The Red Stockings went quickly three up, three down in the top of the first, and the first two New York batters followed suit in the bottom half. But Hatfield laced a Spalding pitch down into right field for a triple and then scored on Start’s single. The Clipper made note of the “rather elastic ball,” and duly pointed out that it had been “legally furnished” by Harry Wright.2

Both teams were blanked in the second inning, and Boston again in their third, but Bellan led off the Mutuals’ third with a base hit and Hatfield, the sudden slugger, followed with a home run, giving New York a 3-0 advantage.

The Reds made up some ground in the fourth, two base hits being abetted by errors on the part of Hatfield and Hicks and resulting in two runs. The Mutes, in their half, made it a 4-2 game when Jim Holdsworth stroked a triple and was sent home on Eggler’s safe hit.

The Red Stockings could manage only one base hit in the fifth, but that, in conjunction with errors by Eggler, Start, and Hicks, produced two unearned runs and tied the score at 4-4.

Manager Hatfield, perhaps for the benefit of Hicks, who was laboring with a broken forefinger, called Phonney Martin in from right field to relieve Mathews in the seventh inning, Mathews moving to right. Both teams added single runs in the seventh, thanks to errors. Eggler uncharacteristically made a second costly muff to the Mutuals’ detriment, and George Wright was the culprit on the Beantown side.

Spalding and Martin kept opposing bats in check for the next two innings, and at the end of the ninth the clubs were knotted at 5-5. The 10th and 11th innings were whitewashes for both sides as well. Rowdy factions in the home crowd, meanwhile, expressed themselves “in anything but a manner creditable to the assemblage,” according to the Clipper, booing Red Stocking attempts at fair-foul hits and targeting the ever-respectable Harry Wright in particular.3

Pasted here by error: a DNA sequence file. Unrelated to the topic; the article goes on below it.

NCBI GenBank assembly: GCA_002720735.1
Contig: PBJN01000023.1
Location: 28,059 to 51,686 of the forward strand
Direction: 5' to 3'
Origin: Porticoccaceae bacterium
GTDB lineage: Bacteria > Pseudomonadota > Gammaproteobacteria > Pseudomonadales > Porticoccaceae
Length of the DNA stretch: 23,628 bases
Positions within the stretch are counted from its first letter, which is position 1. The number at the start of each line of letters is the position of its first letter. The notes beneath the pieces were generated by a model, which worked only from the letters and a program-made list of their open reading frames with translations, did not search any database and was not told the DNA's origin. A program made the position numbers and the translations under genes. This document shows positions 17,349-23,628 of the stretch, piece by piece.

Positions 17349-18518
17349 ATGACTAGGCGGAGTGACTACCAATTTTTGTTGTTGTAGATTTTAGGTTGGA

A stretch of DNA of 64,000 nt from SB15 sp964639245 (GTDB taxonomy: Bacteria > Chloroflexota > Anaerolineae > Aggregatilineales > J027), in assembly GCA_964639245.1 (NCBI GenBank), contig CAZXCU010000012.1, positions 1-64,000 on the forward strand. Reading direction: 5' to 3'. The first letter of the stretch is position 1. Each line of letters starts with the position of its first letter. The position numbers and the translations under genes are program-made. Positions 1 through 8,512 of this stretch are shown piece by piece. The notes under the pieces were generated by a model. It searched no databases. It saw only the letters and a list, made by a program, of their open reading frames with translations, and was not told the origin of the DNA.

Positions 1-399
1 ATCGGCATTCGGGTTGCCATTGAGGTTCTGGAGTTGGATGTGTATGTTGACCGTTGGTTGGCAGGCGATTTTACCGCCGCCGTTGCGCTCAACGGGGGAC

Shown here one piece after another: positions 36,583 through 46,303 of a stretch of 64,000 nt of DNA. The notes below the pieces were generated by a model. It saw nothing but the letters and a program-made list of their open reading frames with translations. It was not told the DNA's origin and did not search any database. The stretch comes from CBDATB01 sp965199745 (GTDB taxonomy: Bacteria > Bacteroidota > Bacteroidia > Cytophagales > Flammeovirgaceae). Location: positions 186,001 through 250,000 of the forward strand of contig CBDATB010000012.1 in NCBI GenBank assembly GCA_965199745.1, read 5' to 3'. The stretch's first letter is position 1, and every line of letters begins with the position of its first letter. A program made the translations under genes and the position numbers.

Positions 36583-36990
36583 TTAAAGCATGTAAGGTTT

Finally, in the top of the 12th, the deadlock was broken. Leadoff batter George Wright made a successful fair-foul hit and reached third on a bad pitch by Mathews, who had just returned to the box. Ross Barnes then bounced a hit to center, driving in Wright with the go-ahead Boston run.

The Mutes immediately mounted a counterattack. Holdsworth led with a double and Eggler reached on another error by George Wright. When Bellan was given first on called balls, the bases were loaded with no outs, and the New Yorkers appeared in good shape for a come-from-behind win. Hatfield, with a hot hand, was up next, and he shot a grounder to shortstop. This time Wright was up to the task, delivering the ball to catcher Deacon White in time to nip Holdsworth at the plate. 

The bases were still full, with just one hand out. Hatfield took an extra-long lead off first, attempting to draw a throw and maybe make something happen, but the Reds wouldn’t bite. Start was retired on a foul pop to catcher White for the second out, and Phonney Martin was the last hope for the home team. Though he hit a good one to Barnes, the ball got to first baseman Jack Manning before Martin got there, and the threat was over.   

In a most exciting contest, Boston had escaped with a razor-thin victory. None of the Red Stockings’ six runs were earned, though the error totals for the game were not unusually high for the era. Echoing the Clipper’s concerns, the Sunday Mercury saw “lack of nerve” on the Mutuals’ part and “coolness and judgement” on the Red Stockings’ part as the key factors deciding the outcome.4    

 

This article was originally published in "Boston’s First Nine: The 1871-75 Boston Red Stockings" (SABR, 2016), edited by Bob LeMoine and Bill Nowlin. To read more articles from this book at the SABR Games Project, click here.

 

Photo caption

Harry Wright (Spalding Collevtion)         

 

Notes

1 New York Clipper, June 7, 1873.

2 New York Clipper, June 14, 1873.

3 Ibid.

4 New York Sunday Mercury, June 8, 1873.